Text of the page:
Monday, 5 November 2012
There is a saying in English - "Closing the stable door, after the horse has bolted" (run away)
This refers to fixing a problem, after the problem has happened.
The day before yesterday, one of the presenters at the business workshop I was helping run referred to their Lessons Database as "5000 stable doors, securely locked".
In a way, this is a good metaphor. Most of the lessons represent a learning from a problem that is too late to fix - the horse has already bolted. However each lesson is an opportunity to stop future horses from bolting (stop the mistake recurring) - so each lesson (if embedded in work process) will keep the other horses secure. However the metaphor points out the reactive, retrospective aspect of many approaches to lesson-learning.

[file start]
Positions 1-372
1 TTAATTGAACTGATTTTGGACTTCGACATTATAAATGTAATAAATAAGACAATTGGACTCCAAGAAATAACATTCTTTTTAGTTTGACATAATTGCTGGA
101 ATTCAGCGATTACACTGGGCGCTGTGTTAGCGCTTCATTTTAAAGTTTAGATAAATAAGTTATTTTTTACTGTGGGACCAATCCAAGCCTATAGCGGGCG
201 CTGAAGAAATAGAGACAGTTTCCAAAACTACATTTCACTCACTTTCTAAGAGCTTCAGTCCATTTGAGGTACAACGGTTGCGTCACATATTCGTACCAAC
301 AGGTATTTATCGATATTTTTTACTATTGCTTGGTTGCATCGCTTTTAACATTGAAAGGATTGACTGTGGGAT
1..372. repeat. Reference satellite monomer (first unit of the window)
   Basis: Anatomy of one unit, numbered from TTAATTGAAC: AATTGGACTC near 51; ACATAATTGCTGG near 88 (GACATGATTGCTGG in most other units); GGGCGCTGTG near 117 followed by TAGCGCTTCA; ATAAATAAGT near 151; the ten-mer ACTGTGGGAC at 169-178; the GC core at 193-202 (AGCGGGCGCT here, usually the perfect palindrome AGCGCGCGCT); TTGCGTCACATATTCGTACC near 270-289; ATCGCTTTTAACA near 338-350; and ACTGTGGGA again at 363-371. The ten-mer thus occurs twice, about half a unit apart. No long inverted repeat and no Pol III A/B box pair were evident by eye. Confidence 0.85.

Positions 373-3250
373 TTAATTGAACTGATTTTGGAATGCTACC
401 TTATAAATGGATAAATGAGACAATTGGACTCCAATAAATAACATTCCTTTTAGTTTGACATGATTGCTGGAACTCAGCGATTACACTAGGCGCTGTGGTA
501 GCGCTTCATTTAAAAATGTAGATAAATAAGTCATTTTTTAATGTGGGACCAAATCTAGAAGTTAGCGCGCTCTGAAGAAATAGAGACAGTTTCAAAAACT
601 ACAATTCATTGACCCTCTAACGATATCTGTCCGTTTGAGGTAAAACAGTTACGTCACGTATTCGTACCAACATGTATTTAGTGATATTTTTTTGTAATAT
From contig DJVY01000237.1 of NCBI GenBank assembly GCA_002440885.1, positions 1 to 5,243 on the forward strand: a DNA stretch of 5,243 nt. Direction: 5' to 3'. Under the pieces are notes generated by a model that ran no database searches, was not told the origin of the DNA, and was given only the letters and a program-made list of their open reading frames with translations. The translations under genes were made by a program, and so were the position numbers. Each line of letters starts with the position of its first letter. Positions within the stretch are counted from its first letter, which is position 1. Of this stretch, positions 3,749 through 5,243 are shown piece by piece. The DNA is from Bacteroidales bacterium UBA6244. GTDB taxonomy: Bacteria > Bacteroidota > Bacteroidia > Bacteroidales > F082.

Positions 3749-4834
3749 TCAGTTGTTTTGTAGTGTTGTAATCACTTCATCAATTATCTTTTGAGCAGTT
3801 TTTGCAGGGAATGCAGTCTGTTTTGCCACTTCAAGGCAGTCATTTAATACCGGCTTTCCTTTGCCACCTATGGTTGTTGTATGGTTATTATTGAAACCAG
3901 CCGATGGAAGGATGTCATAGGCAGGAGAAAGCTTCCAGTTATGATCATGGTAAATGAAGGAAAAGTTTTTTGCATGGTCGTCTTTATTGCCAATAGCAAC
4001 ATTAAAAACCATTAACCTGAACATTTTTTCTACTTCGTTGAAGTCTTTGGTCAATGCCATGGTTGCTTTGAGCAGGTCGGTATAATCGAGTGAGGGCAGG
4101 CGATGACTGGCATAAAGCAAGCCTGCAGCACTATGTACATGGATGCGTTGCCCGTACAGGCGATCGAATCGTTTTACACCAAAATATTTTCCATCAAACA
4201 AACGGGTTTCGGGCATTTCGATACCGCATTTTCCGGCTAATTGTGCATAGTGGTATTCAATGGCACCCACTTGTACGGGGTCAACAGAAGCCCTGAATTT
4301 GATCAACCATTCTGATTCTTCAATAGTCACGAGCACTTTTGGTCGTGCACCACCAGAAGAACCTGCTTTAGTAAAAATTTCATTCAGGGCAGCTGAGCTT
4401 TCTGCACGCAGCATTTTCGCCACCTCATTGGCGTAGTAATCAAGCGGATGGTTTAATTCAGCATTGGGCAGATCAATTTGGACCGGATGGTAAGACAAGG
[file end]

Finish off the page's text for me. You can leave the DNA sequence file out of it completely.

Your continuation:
I blogged recently about how good reactive lesson-learning is the second level of maturity, and can be surpassed by a third level, where learning becomes proactive. To continue the metaphor, in the third level, the organisation recognises "horse security" as a real issue, and appoints someone to look after this issue, and capture the learning related to it. They visit other stables, learn from other experiences, and realise very quickly that horse security is enhanced when the stable door is closed. They come back with that lesson, and either brief everyone to close the door, or set up a self-closing mechanism to keep the horse safe.
That third, proactive level is the one that adds long term value.